As Janet Lewis reminds us (in an award-winning but still incredibly underrated book), countless rural insurgencies never begin because capable-enough states nip them in the bud. Importantly, Lewis cautions against viewing insurgency as simply “a form of collective action that boils over into violence” (p. 8). In her case study of rebel group formation in Uganda, Lewis shows that the frequency of rebel group formation declined as “the Ugandan state strengthened its ability to access information from localities outside the capital, allowing it to monitor threats emerging throughout its territory” (p. 92).4

In the case of the Central Sahel, state-building ought to be predicated on two prongs: 1) centralizing the coercive response to insurgences as much as is possible with clear command-and-control structure; and 2) empowering subnational administrative units and local communities to pursue political solutions to localized conflicts (with coercive support from the state when necessary). Notice that this approach would be amenable to gradual introduction of electoral processes at the local level, but without sacrificing peacebuilding and state-building on the alter of meaningless ritual electoralism at the national level (see the recent farce in Chad).

Finally, fostering stability in Burkina Faso should be viewed by ECOWAS and other international actors as critical to overall stability in the Sahel. A stable Burkina Faso would be a strong bulwark against the spread of insurgencies further south, as well as being a critical partner state towards peacebuilding efforts in Mali and Niger. The importance of Burkina Faso’s success is also driven by the fact that its historical state capacity and nature of state-society relations on the matter of religion makes it most likely to make quick demonstrable gains and lessons that can be applied to fighting insurgencies in the wider Sahel.

[2] Negotiating with insurgents must be on the table. The strategies of preventing insurgency (especially deterrent coercive and intelligence capabilities), are not always the best at ending them. For this reason, the first and last kilometre of counterinsurgency must always be political. Before deploying coercion, states must always make clear their political intentions and a willingness to negotiate. The same is true at the tail end following the weakening of insurgents militarily. Ultimately, the ideas behind insurgency can only be defeated politically.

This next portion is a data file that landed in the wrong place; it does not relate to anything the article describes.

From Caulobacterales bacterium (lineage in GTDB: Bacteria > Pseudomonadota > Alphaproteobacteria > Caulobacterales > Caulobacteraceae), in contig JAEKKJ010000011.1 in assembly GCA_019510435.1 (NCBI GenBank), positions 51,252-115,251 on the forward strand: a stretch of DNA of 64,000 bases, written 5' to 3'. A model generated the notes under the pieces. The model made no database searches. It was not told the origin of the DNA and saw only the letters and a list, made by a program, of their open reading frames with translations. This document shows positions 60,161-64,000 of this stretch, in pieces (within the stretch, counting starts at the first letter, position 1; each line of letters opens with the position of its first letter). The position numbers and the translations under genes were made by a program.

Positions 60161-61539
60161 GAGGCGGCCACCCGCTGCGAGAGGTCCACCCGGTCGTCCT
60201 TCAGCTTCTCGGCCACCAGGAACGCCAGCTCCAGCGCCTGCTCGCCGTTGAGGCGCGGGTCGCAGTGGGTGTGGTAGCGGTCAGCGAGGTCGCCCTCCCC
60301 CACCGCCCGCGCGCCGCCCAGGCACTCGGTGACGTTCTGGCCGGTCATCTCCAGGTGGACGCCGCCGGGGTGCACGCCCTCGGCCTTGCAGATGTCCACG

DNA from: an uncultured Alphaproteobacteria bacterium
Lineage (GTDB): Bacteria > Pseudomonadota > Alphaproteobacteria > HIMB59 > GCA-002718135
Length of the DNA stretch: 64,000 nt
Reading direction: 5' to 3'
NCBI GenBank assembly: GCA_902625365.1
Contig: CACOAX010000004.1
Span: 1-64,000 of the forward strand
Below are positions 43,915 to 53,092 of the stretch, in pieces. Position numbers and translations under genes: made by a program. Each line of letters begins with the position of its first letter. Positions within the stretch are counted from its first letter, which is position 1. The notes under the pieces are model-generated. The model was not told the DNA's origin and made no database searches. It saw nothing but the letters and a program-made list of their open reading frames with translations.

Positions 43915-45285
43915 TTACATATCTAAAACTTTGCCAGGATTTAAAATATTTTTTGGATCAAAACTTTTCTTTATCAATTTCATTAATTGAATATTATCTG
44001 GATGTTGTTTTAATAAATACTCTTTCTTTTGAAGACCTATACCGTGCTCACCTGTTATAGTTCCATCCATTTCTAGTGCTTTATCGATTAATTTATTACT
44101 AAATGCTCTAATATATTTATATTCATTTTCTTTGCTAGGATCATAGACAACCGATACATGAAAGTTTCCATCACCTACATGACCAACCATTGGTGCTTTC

On this front, it is curious that the Sahelian juntas have so far done a very poor job of harnessing popular sovereigntist sentiments to make the political case against the insurgencies. No one should be under any illusion that violence alone with end the Sahelian insurgencies. Addressing the many localized conflicts that have been hijacked by international ideologues will require careful local politics. Given the gravity of the situation, being bad at local retail politics and negotiations is not an option — not even for the men in uniform.


III: Conclusion


2024 promises to be a grim year for Burkina Faso, Mali, and Niger. Civilians will remain caught in the middle of violent confrontations between states, state-sponsored vigilantes, and insurgents. It is unfortunately that the human toll of the violence remains neglected due to the singular focus on the juntas and their coups. This is a mistake. The juntas are a symptom and not a cause of the violence. If the region is to cycle out of military rule and coups, its states must become stronger and capable of guaranteeing civilian security. States and regimes are not the same thing.

There is an urgent need for clarity in how we go from here to lasting peace and stability. That requires brutal honesty about causes and effects of observables. Getting rid of the juntas and institutionalizing civilian rule is an ideal goal, but it does not follow that doing so will solve the problem of insecurity. In any case, endemic insecurity will always make any such transitions precarious. Which is to say that solving the problem of insecurity — by boosting state coercive and localized administrative capacity — should be a much higher priority than it seems to be at this moment in time.


1- Christopher Blattman (2022) Why We Fight: The Roots of War and the Paths to Peace, New York, NY: Viking

2- See Rahmane Idrissa (2017) The Politics of Islam in the Sahel: Between Persuasion and Violence, London, UK: Routledge; Sebastian Elischer (2021) Salafism and Political Order in Africa, Cambridge, UK: Cambridge University Press; Alexander Thurston (2020) Jihadists of North Africa and the Sahel, Cambridge, UK: Cambridge University Press

3- Nathaniel Powell (2021) France’s Wars in Chad: Military Intervention and Decolonization in Africa, Cambridge, UK: Cambridge University Press

4- Janet Lewis (2020) How Insurgencies Begin: Rebel Group Formation in Uganda and Beyond, Cambridge, UK: Cambridge University Press.


The views expressed in this piece are those of the author and do not necessarily reflect those of CEMAS Board.